Podcasts 3 minute read
Do you remember the time when Christmas was heralded by trees being erected and the first carol singers knocking on your door? Me neither. In my youth it began with giant tins of chocolate being stacked high in the corners of shops like Woolworths or Tesco not long after Guy Fawkes Night. In these days - 30-odd years ago - Tesco was still in the High Street of my hometown long before they went all out of town and many years before they moved back onto High Streets with their Express stores.
So Christmas has been a commercial beast for as long as I remember. Now though Christmas is heralded by huge tins of chocolate hitting the shops before Halloween (Guy who?) but perhaps above all by the launch of the John Lewis Christmas TV advert. For a High Street brand to have managed to make their Christmas campaign such an important event in the TV and advertising calendar deserves recognition. They have left their rivals trailing as, each year, they move the bar of expectation a little bit higher. Each year other stores try to create a "John Lewis style ad" but John Lewis themselves have moved on.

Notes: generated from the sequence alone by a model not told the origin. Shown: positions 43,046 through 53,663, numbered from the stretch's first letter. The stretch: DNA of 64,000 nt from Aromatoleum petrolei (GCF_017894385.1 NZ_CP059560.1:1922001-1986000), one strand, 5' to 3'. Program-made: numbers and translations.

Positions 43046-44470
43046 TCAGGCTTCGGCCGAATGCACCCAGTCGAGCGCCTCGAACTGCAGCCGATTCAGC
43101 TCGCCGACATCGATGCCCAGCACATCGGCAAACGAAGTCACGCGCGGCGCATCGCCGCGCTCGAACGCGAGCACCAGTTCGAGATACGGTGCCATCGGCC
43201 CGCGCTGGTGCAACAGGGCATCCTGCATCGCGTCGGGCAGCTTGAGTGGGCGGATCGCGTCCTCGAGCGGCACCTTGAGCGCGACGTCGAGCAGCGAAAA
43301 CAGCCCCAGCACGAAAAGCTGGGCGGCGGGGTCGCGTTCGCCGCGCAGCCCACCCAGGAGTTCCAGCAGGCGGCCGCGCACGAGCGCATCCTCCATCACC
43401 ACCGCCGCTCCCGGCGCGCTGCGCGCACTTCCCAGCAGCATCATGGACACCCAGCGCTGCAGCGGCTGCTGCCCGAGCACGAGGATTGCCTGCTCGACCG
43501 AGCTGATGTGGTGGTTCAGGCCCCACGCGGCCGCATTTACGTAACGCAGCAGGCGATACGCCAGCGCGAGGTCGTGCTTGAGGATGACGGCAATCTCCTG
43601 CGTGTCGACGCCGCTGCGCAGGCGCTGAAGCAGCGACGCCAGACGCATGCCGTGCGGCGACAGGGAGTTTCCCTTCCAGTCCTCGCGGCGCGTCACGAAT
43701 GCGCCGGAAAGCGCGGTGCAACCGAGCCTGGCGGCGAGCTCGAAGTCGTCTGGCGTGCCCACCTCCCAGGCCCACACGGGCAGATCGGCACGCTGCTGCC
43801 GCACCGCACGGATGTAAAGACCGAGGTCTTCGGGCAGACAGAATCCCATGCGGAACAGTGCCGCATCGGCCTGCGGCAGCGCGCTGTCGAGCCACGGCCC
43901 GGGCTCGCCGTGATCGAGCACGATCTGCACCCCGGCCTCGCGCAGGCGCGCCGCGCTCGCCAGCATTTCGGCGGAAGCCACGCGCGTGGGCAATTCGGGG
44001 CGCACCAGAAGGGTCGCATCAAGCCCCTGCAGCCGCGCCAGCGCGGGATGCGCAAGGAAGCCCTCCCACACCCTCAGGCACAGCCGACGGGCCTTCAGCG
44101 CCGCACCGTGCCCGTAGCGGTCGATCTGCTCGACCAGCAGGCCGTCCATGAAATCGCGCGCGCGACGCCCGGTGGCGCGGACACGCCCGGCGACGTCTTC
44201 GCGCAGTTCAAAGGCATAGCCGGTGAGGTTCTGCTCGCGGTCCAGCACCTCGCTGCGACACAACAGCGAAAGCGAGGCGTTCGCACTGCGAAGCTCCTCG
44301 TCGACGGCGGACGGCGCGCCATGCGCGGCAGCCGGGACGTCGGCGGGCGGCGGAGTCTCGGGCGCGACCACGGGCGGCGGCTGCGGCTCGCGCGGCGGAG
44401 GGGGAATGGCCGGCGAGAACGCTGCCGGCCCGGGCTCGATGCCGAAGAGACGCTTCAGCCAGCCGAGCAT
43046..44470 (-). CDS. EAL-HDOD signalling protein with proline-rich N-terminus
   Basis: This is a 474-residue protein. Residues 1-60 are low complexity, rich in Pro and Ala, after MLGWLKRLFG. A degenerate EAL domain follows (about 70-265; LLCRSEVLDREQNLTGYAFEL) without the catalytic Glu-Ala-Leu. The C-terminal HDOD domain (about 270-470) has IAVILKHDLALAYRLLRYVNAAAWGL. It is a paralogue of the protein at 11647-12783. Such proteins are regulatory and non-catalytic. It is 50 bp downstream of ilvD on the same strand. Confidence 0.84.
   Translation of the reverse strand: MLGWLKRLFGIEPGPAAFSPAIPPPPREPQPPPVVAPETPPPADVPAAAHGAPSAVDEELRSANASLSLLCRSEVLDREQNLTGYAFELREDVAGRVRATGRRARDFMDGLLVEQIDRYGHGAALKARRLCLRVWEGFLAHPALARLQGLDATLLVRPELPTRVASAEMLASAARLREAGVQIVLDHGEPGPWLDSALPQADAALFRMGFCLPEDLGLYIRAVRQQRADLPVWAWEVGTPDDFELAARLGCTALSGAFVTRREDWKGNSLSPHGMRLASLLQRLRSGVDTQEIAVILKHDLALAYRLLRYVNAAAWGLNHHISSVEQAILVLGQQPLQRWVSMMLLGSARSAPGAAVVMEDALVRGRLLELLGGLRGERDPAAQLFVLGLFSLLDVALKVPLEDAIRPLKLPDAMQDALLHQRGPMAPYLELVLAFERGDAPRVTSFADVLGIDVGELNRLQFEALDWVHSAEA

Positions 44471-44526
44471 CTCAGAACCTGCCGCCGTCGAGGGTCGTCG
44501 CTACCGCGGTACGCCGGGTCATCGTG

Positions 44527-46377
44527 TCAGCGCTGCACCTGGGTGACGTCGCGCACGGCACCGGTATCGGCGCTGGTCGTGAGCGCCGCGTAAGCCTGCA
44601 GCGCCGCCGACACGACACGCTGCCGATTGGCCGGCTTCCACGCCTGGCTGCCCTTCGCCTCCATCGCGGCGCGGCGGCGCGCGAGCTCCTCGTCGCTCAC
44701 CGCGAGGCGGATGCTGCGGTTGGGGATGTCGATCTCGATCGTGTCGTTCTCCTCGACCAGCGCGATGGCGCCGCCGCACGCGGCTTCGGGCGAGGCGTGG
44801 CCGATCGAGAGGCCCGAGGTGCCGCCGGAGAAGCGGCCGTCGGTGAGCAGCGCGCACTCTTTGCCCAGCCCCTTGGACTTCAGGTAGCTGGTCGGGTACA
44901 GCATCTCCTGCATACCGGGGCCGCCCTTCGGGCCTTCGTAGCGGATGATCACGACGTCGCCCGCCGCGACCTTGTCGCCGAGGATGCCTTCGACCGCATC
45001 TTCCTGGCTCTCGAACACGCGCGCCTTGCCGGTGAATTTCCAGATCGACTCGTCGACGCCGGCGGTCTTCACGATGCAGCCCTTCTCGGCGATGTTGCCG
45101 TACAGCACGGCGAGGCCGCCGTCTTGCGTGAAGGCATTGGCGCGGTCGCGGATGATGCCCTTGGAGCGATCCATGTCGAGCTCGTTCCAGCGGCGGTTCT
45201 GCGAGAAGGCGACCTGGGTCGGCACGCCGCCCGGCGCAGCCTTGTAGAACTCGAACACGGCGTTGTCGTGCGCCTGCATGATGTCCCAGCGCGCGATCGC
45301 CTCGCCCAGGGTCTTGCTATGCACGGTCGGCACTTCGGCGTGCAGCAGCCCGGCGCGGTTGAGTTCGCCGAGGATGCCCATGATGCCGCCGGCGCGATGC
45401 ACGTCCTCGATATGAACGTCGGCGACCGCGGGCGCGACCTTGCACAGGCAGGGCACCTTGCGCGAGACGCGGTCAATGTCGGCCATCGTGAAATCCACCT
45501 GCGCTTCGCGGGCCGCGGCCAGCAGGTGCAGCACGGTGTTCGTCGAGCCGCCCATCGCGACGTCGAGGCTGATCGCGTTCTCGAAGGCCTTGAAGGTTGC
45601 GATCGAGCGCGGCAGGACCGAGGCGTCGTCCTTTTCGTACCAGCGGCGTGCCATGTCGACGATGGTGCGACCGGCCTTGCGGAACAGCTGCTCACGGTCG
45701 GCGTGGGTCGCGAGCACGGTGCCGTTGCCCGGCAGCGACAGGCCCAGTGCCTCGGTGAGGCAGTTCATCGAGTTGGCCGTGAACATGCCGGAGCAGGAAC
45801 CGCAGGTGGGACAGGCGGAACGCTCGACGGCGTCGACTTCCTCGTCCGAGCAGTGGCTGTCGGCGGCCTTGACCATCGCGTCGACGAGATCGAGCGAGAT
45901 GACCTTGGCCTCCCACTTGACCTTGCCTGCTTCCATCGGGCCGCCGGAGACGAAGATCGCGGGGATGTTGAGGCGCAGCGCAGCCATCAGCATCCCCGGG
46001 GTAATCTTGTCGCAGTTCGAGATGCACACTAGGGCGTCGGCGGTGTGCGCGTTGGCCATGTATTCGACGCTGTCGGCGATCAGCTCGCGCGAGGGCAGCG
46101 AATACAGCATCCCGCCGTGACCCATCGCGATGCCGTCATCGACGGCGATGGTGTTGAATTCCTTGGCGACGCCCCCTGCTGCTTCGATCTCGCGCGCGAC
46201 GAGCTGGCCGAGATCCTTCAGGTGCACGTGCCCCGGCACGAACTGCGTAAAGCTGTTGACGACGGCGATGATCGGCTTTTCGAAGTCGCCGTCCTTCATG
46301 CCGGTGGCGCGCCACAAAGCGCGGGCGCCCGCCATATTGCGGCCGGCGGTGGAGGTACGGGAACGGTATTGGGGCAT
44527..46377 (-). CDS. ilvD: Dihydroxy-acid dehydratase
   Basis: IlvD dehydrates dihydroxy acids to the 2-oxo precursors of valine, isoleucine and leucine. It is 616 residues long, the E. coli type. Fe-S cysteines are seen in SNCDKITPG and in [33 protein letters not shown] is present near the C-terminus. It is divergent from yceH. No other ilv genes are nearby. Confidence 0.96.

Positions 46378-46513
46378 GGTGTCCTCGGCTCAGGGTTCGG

I'm not too butch to admit that the Christmas advert which has made me a bit teary is Tesco's home movie style ad following a family from the 1980's through to present day. It's a great ad but the problem is John Lewis got us all blubbing three years ago with their own home movie, the "Always a women to me" campaign.
So how do they do it? First John Lewis has been consistent. They have a strong and inspiring umbrella marketing message of “stories around thoughtful giving”. Second, they use stories. Stories grab us, appeal to us, move us and keep us interested. Whether in PR, advertising or any other type of communication using story telling helps you to get your message across and makes great content. Third, this has been backed by a coordinated PR and social media campaign which has helped to share that content, highlight it to those who don't watch X-Factor where the ad premiered, and make thousands of ordinary people brand ambassadors for John Lewis.
On Friday morning last week, over 24 hours before the advert was first shown on TV, John Lewis had three of the trending topics on Twitter as well as coverage in most national newspapers and online. The ad itself - an animated story of a friendship between a bear and a hare - cost £7 million to produce but I would estimate that the return for John Lewis will be many times that come January. That is why John Lewis is my Communicator of the Week.
Communicator of the Week is written by Edward Staite